Great content marketing strategy necessitates that everyone writing on behalf of a brand has a firm understanding of the brand voice. It is essential that content marketers and community managers can confidently channel an established brand voice.

Brand Voice

Understand a new client’s brand voice by asking questions.

Before blog posts, web pages, tweets, Facebook posts, or any other public facing content is created, content marketers need to meet with a brand or business’ VIPs and get them to open up – about their vision, their mission, their challenges, their customers, their competitors, and much more. Get them to open up and you’ll get to the heart of their brand voice.

20 Questions to Uncover Brand Voice

Think of this kickoff meeting or call with your new client as a discovery session. On the quest to firmly grasp a new client’s brand voice, you need to ask a lot of questions and get the client talking – about everything. Here are 20 questions to get you started.

Get Started

1.What worked in the past as far as content creation? What hasn’t worked? Why?
2.What blog posts and static pages get the most views and most engagement?
3. What are your top three business goals over the next quarter and next year?
4. Where do you want your business to be five years from now?

Look at the Competition

5. Who are your competitors? What do you like about their online strategies? What don’t you like?
6. In what ways are you stronger than your competitors? In what ways are you weaker?
7. Please provide three samples of content you’ve seen that you would like for your site.

Explore Products and Services

8. What are common barriers of entry to your products or services? ­­
9. What questions are you frequently asked about your products or services?
10. Why do people use your services or products?
11. How do your services or product work? Tell me about any unique features.
12. What are the common problems that your products or services address? How do they do solve those problems?
13. What are the top three most important messages about your products or services that must be communicated?

Understand the Audience

14. Who are your typical customers? Describe them. Please share any persona research.
15. What matters to them? When does it matter to them?
16. What are some of the scenarios that lead them to finding your brand and using your services or products?

Assess Reputation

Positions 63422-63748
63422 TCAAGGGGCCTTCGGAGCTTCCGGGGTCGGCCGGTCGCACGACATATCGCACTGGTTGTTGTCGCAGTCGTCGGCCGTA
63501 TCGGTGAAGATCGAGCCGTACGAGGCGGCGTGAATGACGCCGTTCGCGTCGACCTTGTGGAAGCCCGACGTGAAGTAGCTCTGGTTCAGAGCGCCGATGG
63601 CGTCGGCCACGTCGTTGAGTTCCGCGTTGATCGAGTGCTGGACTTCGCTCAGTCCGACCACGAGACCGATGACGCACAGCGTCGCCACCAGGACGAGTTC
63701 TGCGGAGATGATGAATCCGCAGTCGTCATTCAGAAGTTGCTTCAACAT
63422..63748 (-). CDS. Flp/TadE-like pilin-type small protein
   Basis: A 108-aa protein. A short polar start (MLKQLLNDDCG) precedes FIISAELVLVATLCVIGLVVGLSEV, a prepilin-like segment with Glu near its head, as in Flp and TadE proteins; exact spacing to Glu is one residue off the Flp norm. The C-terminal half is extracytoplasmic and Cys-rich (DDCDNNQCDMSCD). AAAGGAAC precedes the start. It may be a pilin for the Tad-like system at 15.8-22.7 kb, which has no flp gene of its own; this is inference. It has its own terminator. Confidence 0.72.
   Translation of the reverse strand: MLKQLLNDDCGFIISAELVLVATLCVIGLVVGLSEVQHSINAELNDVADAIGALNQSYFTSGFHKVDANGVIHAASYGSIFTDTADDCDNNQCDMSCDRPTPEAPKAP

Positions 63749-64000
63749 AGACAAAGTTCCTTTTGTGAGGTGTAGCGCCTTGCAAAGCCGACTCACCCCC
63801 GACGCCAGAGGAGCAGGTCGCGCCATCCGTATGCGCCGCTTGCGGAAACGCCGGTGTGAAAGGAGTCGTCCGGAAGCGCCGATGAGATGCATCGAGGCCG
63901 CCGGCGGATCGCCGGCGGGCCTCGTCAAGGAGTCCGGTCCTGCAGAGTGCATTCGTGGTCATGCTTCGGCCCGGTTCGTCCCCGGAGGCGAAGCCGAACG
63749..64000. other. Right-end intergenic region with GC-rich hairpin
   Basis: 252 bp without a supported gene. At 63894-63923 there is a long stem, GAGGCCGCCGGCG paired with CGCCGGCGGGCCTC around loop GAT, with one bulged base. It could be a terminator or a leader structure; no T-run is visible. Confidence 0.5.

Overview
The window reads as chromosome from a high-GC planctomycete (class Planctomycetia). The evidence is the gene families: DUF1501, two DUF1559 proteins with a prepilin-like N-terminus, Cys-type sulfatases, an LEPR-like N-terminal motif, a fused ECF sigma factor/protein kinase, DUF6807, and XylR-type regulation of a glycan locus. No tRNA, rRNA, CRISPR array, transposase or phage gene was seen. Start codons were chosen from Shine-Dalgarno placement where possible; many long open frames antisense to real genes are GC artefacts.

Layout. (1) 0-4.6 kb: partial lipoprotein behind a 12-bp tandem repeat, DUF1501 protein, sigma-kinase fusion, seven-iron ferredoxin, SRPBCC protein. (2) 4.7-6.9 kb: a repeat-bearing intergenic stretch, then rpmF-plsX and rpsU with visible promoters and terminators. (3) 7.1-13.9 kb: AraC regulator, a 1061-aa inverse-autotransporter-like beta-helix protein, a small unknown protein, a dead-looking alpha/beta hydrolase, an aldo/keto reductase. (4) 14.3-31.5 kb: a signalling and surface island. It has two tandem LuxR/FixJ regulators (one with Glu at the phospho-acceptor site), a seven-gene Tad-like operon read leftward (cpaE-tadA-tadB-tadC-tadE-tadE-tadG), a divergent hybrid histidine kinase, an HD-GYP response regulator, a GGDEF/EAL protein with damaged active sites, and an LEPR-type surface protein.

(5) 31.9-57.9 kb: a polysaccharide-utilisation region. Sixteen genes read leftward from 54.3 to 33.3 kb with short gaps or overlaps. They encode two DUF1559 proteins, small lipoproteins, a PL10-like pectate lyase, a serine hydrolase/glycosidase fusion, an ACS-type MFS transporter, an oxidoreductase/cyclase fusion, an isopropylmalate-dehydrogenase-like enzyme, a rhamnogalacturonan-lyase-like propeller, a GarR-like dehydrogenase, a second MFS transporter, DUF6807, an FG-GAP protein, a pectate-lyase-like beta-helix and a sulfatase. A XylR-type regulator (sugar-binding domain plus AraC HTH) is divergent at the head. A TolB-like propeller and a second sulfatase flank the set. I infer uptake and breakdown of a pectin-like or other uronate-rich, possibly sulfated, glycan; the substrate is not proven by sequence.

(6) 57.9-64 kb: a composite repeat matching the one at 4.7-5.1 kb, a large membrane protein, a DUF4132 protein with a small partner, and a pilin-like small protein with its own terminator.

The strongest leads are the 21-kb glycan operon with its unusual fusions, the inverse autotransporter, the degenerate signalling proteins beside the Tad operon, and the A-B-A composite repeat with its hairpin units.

17.Where do you have an online presence outside of the website (social media platforms, directories, etc.)?
18. How do you want your audience to perceive you?
19. What myths can we dispel surrounding your products or services?
20. What does your audience believe about your company today?

These 20 questions provide a healthy base to get started with. As you talk with your new client, make sure to really listen what they’re saying – and then ask more questions based on their answers. Whenever I interview anyone, I always ask one final bonus question: “Is there anything you’d like to share that we haven’t talked about?”

Just in case there’s anything else they’re holding back, this gives them another opportunity to share it. Most of the time, rather than sharing something new, clients reiterate something they already said — that’s also valuable. Whatever information they care about enough to repeat stands out to me as something that’s really important to them — and therefore the brand voice.

In addition to your Q & A session, you should also obtain all the marketing materials the brand has, including pamphlets, flyers, advertisements, guides, white papers, reports and case studies. Armed with these materials and the knowledge taken away from the kickoff meeting, a content marketer will be much more equipped to write for a new client and accurately wield the brand voice.

For more valuable branding and content marketing tips, from defining your brand to reaching your target audience, check out Bruce Clay and Murray Newlands’ new book “Content Marketing Strategies for Professionals.” The authoritative guide features insights from industry professionals including Lisa Buyer, Jonathon Colman, Andy Crestodina, Ric Dragon, Lee Odden, and other leaders in Internet marketing.

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Kristi Kellogg
Kristi Kellogg is a content strategist at Bruce Clay, Inc., journalist and social (media) butterfly. Her articles appear in newspapers, magazines, across the Internet and in Bruce Clay’s latest book, Content Marketing Strategies for Professionals. Connect with her on Twitter and Google+